EVA is a way of measuring a firm's profitability. EVA is NOPAT minus a charge for all capital invested in the business (Byrne 1). A more intuitive way to think of EVA is as the difference between a firms NOPAT and its total cost of capital (Kramer & Pushner 40). Stern Staurt's numerical definition of EVA is calculated for any year by multiplying a firm's economic book value of capital © at the beginning of the year by the spread between its return on capital ® and its cost of capital (K): EVA=(Rt-Kt)*Ct-1 (Kramer &Pushner 41). EVA is a notion of residual income (Ehrbar Xi). Investors demand a rate of return proportional to the amount of risk incurred. Operating profits determine residual income by plotting them against the required rate of return, a product of both debt and equity. EVA takes into account all capital invested. Peter Druker says in his Harvard Business Review article, "EVA is based on something we have known for a long time: What we call profits, the money left to service equity, is not profit at all. Until a business returns a profit that is greater than its cost of capital, it operates at a loss. Never mind that it pays taxes if it had a genuine profit. The enterprise still returns less to the economy than it devours in resources.Until then it does not create wealth but destroys it" (Ehrbar 2). EVA is a measure of wealth creation or destruction after all costs are capitalized. .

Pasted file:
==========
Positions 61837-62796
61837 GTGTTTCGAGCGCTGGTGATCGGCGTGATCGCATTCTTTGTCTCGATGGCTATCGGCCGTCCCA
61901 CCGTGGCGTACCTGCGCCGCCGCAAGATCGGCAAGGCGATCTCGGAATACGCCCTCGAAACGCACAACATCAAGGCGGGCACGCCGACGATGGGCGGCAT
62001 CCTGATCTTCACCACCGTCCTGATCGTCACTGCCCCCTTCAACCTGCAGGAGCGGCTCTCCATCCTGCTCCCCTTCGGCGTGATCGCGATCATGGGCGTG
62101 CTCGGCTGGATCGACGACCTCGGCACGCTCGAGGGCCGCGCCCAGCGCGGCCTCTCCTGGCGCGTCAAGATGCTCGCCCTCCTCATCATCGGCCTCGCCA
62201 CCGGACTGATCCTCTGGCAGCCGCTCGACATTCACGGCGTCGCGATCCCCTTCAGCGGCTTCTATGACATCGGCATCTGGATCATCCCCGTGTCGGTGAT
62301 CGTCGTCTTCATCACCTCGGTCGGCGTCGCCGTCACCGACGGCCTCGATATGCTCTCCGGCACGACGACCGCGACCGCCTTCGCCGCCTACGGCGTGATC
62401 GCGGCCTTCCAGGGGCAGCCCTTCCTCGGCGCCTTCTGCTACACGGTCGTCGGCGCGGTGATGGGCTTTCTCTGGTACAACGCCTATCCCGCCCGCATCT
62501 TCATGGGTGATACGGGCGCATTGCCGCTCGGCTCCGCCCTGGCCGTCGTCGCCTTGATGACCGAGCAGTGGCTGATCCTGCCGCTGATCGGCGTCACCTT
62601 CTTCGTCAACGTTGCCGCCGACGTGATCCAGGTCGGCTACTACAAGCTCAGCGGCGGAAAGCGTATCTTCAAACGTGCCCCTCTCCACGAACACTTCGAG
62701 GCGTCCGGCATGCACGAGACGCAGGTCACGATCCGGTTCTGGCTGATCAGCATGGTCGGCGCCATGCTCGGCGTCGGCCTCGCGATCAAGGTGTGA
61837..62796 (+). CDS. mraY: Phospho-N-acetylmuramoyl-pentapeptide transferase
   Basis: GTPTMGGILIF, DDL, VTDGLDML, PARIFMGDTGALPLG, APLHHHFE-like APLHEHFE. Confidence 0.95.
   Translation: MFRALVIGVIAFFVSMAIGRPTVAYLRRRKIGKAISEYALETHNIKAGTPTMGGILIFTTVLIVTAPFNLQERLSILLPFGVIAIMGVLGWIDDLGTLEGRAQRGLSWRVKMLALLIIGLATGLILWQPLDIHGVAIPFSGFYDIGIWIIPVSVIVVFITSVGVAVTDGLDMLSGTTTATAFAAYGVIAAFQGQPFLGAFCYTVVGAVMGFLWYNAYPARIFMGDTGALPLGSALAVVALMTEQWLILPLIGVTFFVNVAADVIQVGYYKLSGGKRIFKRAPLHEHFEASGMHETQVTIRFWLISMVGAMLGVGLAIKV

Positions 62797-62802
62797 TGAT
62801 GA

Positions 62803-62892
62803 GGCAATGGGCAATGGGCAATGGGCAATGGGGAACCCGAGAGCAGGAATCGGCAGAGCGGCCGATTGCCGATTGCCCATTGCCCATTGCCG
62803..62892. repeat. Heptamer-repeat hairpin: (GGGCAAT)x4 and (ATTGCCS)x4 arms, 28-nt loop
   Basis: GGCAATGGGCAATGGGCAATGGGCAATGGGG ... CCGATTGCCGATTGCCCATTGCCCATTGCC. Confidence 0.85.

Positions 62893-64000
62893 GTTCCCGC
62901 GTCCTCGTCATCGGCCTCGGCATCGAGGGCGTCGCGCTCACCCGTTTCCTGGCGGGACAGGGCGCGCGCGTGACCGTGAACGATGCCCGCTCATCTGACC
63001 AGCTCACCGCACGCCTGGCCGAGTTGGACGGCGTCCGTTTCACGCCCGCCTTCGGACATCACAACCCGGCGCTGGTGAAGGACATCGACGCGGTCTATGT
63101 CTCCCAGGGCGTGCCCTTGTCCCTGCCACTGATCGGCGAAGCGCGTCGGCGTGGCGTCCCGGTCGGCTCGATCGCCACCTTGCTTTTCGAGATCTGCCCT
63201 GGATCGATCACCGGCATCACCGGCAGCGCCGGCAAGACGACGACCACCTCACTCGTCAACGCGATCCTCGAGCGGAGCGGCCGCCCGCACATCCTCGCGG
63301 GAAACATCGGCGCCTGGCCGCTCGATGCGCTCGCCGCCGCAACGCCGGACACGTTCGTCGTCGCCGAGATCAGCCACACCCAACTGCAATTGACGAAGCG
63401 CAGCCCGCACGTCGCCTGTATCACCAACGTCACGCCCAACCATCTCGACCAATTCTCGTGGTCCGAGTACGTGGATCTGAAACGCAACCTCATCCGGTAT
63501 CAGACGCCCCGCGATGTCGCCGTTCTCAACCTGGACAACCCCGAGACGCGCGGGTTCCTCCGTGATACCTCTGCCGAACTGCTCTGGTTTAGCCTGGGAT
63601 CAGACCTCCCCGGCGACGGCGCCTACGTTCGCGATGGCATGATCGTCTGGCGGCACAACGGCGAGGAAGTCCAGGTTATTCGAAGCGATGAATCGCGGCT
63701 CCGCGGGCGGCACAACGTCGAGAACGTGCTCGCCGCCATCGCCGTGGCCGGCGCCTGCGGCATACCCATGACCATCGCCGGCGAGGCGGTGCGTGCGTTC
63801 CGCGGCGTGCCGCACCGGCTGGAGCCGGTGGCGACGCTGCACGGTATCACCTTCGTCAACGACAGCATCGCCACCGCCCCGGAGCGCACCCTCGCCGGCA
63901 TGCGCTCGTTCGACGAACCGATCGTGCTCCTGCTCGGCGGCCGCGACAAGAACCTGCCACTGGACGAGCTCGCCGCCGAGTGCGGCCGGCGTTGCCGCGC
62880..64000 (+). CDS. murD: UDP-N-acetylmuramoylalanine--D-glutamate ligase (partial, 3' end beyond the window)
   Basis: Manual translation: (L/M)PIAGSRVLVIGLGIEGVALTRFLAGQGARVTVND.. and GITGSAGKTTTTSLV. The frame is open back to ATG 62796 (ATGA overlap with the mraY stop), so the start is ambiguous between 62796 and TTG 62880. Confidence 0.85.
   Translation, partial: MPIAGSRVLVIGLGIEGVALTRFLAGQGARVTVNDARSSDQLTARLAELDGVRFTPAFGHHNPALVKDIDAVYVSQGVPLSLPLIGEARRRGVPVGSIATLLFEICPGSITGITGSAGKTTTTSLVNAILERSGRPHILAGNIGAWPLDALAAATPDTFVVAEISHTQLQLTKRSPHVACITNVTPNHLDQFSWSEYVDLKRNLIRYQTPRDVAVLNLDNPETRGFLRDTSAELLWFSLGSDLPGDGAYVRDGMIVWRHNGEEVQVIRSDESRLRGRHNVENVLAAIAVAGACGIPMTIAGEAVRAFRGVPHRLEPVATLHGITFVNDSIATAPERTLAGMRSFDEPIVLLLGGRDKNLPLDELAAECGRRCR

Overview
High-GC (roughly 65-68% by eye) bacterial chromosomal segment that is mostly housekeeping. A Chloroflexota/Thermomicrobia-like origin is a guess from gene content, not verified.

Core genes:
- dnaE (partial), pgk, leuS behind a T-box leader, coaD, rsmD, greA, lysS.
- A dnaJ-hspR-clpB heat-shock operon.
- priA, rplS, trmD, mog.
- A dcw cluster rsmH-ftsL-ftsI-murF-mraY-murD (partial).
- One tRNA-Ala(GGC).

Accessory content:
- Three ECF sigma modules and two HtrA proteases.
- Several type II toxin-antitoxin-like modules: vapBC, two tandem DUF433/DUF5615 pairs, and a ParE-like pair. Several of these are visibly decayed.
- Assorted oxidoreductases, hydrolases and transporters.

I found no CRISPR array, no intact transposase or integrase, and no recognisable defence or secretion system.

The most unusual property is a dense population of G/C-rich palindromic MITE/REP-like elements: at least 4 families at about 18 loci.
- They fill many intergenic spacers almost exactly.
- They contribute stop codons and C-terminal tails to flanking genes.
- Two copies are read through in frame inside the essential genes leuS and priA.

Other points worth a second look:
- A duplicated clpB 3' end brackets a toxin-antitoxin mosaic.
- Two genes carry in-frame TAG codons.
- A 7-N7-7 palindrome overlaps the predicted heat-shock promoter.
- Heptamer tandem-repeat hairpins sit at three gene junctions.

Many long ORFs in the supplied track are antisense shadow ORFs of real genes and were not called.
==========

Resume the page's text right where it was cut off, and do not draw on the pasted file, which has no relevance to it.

Companies use EVA as a measure of corporate performance, as an incentive system and as a link between shareholder and management/employee goals. Stock price indicates investor's certainty concerning current and future earnings potential. EVA is a static measure of corporate performance; MVA is a dynamic, forward looking market performance measure. "MVA is a market generated number calculated by subtracting the Capital invested in a firm © from the sum (V) of the total market value of the firm's equity and book value of debt: MVA=Vt-Ct" (Kramer & Pushner 42).